You know them, you love them – gingerbread houses have become an iconic symbol of the holiday season. Celebrated throughout North America and Europe, gingerbread houses can be seen decked out with all kinds of candies, dried fruits, icing and the occasional gum drop button. Competition shows like Holiday Baking Championship: Gingerbread Showdown have turned the art of gingerbread into a common household practice. Gingerbread houses have even been made to reach heights of 10 feet! According to the Guinness Book of World Records, the largest gingerbread house ever made could fit a family of five.
So the question remains, where did these whimsical wonders come from? Were they created by some magical influence? Designed by Santa Claus himself? Let’s start by understanding the core ingredient in gingerbread houses, ginger.
The healing powers of ginger
First, we need to discuss the main character of our story – ginger. Our first encounter with ginger root was nearly 5,000 years ago in China where people started using it for medicinal purposes. Ginger root was used to combat forms of digestion and nausea. During the age of global exploration, ginger root found its way to Europe. Some historians argue ginger was used in Ancient Greece, although that is yet to be confirmed.
In present day, ginger is often used in baking, cooking and the ever-popular green goddess juice. But beyond the trendy juice cleanses, ginger is somewhat of an oddity in Western cuisine – except during the holidays. Ginger has become transformative, moving from a humble root spice to mainstream marvel. The real question is, what peaked the interest of Europeans to turn ginger into gingerbread houses?
The Brother’s Grimm
Our story takes a wicked turn, with one of the most popular tales to ever creep out of European folklore – Hansel and Gretel. If you didn’t know, the Brother’s Grimm refers to a sibling duo from Hanau, Germany, a small city near Frankfurt. They were known for creating the origin stories for famous stories like Cinderella and Rumpelstiltskin. The Disney iterations you know and love are pretty much the same story, minus the gory details.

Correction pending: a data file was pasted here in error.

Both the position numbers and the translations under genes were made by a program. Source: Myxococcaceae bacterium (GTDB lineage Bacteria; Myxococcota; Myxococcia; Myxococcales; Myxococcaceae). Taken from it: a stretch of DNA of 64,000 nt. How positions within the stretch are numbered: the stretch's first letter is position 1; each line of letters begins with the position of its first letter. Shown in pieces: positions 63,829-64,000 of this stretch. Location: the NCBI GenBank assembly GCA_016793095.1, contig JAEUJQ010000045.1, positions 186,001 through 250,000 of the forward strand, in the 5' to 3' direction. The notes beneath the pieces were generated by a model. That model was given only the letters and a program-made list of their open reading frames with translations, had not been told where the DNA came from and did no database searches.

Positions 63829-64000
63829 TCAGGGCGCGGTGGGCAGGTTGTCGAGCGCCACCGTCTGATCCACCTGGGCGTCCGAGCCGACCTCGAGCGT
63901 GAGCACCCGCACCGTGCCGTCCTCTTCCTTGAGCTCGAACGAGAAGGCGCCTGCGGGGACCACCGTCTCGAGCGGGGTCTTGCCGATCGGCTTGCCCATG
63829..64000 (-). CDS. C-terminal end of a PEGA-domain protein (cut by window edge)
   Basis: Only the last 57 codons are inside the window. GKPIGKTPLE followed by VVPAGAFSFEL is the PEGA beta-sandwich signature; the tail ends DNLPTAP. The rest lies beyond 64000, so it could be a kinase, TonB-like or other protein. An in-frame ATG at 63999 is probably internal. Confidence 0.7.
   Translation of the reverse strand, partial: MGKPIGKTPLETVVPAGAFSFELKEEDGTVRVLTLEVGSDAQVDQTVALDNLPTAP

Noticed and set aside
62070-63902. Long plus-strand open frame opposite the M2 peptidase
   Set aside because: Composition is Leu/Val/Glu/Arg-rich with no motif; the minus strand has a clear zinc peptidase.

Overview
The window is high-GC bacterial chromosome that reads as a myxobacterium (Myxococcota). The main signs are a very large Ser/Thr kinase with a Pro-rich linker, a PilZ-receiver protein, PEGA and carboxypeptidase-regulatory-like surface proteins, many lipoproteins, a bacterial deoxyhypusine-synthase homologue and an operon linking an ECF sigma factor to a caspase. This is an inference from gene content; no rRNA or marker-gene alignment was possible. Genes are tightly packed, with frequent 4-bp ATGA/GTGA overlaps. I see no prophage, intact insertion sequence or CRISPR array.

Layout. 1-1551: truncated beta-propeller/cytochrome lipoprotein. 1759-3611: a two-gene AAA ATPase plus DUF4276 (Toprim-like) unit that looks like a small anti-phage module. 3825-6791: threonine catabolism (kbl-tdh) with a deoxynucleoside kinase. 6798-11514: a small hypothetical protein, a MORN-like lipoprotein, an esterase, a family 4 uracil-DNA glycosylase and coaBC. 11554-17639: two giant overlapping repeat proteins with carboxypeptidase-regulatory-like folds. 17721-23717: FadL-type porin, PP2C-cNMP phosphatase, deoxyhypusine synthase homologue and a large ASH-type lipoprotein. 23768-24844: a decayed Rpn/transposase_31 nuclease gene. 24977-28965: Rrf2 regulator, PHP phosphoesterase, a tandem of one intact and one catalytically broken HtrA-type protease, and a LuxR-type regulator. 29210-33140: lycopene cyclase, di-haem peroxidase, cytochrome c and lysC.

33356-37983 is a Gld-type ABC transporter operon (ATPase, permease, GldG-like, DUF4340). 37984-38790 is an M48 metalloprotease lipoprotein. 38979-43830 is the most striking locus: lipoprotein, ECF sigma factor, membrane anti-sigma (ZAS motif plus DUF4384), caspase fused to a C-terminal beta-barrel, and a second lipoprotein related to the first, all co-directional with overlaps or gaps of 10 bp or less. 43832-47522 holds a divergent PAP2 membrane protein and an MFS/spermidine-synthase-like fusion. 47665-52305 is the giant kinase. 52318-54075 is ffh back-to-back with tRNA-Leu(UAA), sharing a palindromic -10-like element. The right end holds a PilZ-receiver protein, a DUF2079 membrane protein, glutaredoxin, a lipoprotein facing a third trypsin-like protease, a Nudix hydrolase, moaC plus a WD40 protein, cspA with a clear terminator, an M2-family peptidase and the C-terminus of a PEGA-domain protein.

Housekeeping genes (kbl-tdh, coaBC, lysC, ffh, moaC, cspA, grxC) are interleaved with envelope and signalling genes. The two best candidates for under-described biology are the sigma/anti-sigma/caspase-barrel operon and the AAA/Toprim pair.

In the story of Hansel and Gretel, two young children lose their way in a haunting forest and stumble across a witch with a house made of gingerbread. After some quick thinking and a very hot oven, the witch was defeated, but not without leaving a lasting impression. Due to the folklore’s popularity, villagers started to believe that certain shapes of gingerbread were charmed or cursed. Some even said witches would consume gingerbread men to eliminate their enemies – yeesh.
The practice of creating gingerbread was already quite widespread across countries like Germany and Romania at this point. However, its believed that the story of Hansel and Gretel sparked a creative renaissance amongst German bakers. German settlers then brought gingerbread house making to the Americas where it then became a mass-marketed powerhouse.
Pop culture phenomenon
Western pop culture is centered around the idea that if you like something, you need more of it ASAP. When gingerbread houses reached North America they were met with a lukewarm response. However, as the practice started to reach more homes across America, the desire to make gingerbread houses became mainstream. In Germany, gingerbread was typically made during the winter months, but with the decoration style being so reminiscent of Christmas, gingerbread houses naturally became associated with the holiday in America.
Today, it’s common to find everything from gingerbread house competitions to over the top fashion house-inspired gingerbread worlds. People everywhere want to create the best and most beautiful gingerbread house in existence. Historians say modern day gingerbread house-making probably wasn’t too far from from the gingerbread fairs organized by the French and English in the Middle Ages. Although to be fair, 18th century villages probably didn’t have the technology to make the structures we do today.
Continuing the holiday magic
Many of our favourite holiday snacks include gingerbread in its many possible iterations. We love to see all the possible shapes and sizes that come out of peoples creative ambitions to go bigger and better then ever before. So while the story of where and how gingerbread houses came to be might not be the most Christmassy of tales, it definitely makes for an interesting bedtime story. We wouldn’t be surprised if other holiday treats have equally sweet and sinister origins.
Read more: Warm and Cozy Gingerbread Recipes to Whip Up